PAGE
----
Today we’d like to introduce you to Laura Unruh.
Thanks for sharing your story with us Laura. So, let’s start at the beginning and we can move on from there.
LOU.EARL has been quite an interesting journey from the beginning. During 2012 and 2013, the job economy was not great at all, I had been out of work for about a year. I would interview at these established footwear companies and receive offers but the position would fall through due to budget cuts. It was a really frustrating and desperate time for me. It seemed that there was a bigger reason for me not being able to find work, things just weren’t making sense. I had 15 years of footwear design and development experience plus a solid apparel background. For me to not design and create wasn’t an option. I still kept up my daily routine of market/trend research and tried to stay on top of my game in case there was an inviting prospect. I had begun to run out of my savings and the freelance gigs were really scarce and difficult to even find.
With my previous experience, when I designed shoes, they sold well. I knew that I could sell my designs but I couldn’t sell sketches. At that time the majority of my experience had been with oversees manufacturing in China so I contacted a few girls who worked at a factory I once developed at years prior to see if they were able to point me in the right direction for developing leather footwear (they had worked with PU). They were happy to help and that began the journey.
It has been an immense up and down, twisted rollercoaster since those early moments. It would almost require a short novel to explain what I’ve gone through and the incredible roadblocks I’ve faced.
Currently LOU.EARL is in a positive and exciting place of growth. I’ve finally established a relationship with a great family-run factory in Northern Italy with whom I couldn’t be happier with. Recently this Spring, Pepperdine’s MBA Finance Program performed a case study on my brand which was so incredibly enlightening and really helped shift my perspective to try different things. I’ve finally gotten to the place where I feel comfortable and confident in building something with the help of investors which I’m currently preparing to do. I have this mentality where I believe that there are no limits to what people are capable of doing. It has been slow growth but I wouldn’t have it any other way. I’ve managed every single task of the business completely alone so I’m well versed with everything from the finances to social media marketing to importing, sales, website building, design, development, photography, production, cost, etc. I’m very optimistic about the future and ready to take LOU.EARL to the next level with the help of others.
Has it been a smooth road?
This has been the most difficult thing I’ve ever done. I’ve had my share of difficult times and looking back, this takes the cake. Doing something like this and doing it alone without support, you quickly find out what you’re made of and you discover where your threshold lies. People with whom I’ve shared my entire journey with are shocked that I’m still passionate and driven after it all (and that it’s just been me behind the scenes). I really believe in LOU.EARL and what is represents for me and the possibilities that come with it.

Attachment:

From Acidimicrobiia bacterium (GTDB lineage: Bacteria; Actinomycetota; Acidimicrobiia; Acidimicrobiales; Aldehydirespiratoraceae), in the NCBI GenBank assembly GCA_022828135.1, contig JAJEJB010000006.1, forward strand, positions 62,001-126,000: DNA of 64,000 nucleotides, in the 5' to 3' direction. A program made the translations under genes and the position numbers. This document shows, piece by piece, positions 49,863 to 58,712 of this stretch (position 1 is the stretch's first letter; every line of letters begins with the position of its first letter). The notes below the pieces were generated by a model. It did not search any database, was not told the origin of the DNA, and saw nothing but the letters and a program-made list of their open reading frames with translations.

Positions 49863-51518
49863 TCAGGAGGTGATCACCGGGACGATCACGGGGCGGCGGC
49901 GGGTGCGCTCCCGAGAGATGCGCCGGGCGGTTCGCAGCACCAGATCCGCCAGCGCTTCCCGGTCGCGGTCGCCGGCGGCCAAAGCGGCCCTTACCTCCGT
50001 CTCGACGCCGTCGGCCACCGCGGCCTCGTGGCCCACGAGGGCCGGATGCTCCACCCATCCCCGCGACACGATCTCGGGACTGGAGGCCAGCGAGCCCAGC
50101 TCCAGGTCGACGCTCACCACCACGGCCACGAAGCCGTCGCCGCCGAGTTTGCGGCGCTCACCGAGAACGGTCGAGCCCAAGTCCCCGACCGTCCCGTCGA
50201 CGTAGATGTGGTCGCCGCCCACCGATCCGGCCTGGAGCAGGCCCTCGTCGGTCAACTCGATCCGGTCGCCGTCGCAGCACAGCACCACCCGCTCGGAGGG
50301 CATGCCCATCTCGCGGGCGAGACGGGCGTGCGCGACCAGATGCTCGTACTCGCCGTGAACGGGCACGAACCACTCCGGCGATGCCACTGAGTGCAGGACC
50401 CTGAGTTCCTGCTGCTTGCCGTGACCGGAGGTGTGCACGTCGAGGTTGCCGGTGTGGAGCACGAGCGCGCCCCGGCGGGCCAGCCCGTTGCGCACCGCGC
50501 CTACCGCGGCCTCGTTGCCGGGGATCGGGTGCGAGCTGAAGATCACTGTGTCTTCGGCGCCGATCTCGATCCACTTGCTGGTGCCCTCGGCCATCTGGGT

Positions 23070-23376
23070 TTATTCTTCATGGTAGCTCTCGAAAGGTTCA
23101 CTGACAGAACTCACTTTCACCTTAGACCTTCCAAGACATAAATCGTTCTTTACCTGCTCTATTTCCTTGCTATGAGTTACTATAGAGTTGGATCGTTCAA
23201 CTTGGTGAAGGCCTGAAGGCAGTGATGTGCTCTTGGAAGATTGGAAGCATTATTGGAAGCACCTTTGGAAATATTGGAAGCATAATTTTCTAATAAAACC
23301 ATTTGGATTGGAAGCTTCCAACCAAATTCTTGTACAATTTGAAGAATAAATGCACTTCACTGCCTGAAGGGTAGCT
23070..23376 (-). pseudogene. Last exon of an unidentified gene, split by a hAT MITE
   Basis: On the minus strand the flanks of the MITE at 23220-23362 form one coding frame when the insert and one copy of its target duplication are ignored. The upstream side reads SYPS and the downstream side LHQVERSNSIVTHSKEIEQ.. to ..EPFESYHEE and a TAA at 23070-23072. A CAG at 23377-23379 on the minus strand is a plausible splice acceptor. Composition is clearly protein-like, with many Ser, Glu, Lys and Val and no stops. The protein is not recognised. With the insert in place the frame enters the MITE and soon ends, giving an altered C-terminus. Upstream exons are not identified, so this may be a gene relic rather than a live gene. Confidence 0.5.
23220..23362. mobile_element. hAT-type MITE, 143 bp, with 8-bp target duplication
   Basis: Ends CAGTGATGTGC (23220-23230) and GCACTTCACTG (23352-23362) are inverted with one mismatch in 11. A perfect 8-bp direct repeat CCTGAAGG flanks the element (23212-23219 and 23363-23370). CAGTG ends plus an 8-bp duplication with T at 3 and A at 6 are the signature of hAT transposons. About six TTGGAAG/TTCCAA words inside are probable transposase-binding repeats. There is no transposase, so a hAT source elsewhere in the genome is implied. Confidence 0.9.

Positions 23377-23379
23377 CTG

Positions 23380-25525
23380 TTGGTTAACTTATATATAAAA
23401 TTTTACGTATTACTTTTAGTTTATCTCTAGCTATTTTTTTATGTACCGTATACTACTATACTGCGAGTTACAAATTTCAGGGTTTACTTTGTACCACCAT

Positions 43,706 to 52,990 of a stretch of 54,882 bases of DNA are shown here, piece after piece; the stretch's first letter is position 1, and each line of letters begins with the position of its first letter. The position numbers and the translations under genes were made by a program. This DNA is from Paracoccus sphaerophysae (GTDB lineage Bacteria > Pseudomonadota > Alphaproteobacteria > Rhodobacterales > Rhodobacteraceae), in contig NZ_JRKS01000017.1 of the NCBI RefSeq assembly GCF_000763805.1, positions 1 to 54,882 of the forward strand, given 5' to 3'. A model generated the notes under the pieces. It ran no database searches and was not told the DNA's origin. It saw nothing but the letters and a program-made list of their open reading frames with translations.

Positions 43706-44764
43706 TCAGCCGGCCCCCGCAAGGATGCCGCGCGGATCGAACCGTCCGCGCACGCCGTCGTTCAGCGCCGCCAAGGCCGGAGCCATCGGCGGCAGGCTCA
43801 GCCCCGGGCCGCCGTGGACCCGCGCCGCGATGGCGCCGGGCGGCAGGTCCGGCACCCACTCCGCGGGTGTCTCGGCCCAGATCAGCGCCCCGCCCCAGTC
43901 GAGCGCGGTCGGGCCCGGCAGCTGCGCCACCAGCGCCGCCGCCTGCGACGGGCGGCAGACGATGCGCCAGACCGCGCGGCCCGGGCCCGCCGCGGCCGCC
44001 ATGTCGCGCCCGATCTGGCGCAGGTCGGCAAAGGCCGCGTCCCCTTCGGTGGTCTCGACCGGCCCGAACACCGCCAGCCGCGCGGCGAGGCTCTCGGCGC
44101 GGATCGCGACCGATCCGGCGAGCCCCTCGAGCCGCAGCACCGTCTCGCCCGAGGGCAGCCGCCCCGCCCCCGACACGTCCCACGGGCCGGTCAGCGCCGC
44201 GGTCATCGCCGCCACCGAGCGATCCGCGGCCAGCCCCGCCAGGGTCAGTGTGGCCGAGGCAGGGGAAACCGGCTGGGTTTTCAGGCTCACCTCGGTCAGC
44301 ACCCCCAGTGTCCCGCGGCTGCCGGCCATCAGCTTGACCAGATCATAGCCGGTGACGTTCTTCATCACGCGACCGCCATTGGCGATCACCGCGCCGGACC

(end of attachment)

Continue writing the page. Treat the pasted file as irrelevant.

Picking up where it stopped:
Friends and family have tried to comfort me along the way saying, “if it were easy, everyone would do it”. Boy, is that an understatement. When you can’t meet factory minimums (so they change their mind a lot whether they’ll actually produce the styles you sold to shops) because you can’t find a sales rep, because you can’t offer them a draw and they’re not interested in only commission, you find yourself in a very tight corner constantly. There were months on end where I’d get up at 6 a.m, pack my duffle bag of samples and drive to whichever city / county was chosen for that day. Visit shops, speak with buyers and shop girls, leave cards and line sheets, shows samples and spend hours sitting in traffic to get back home. Arrive home around 7 or 8pm, eat a quick dinner and follow up with emails to the shops until 1 a.m. I’d do the same thing the next day again and again. I had zero experience of wholesale sales prior. Not having any money for gas or dog food and having to sell my belongings or ask friends for money wasn’t helping either. That was cake walk compared to the uphill battles I’ve faced with factories and manufacturing. It doesn’t matter how great of a product you have or how much the editors at Vogue loves it or even how many boutique orders you can get. When you can’t meet 500 pairs per color/style and you’re one blonde who looks like they’re 12 with no proper funding or backing, you have zero power and you’re lucky if even anyone in manufacturing gives you a nod. I think what got me through that is the intense determination and solemnity that I have about design and footwear making. I describe those days similar to pushing a semi-truck uphill that was shifted in reverse. Those days have slowly faded, thank God.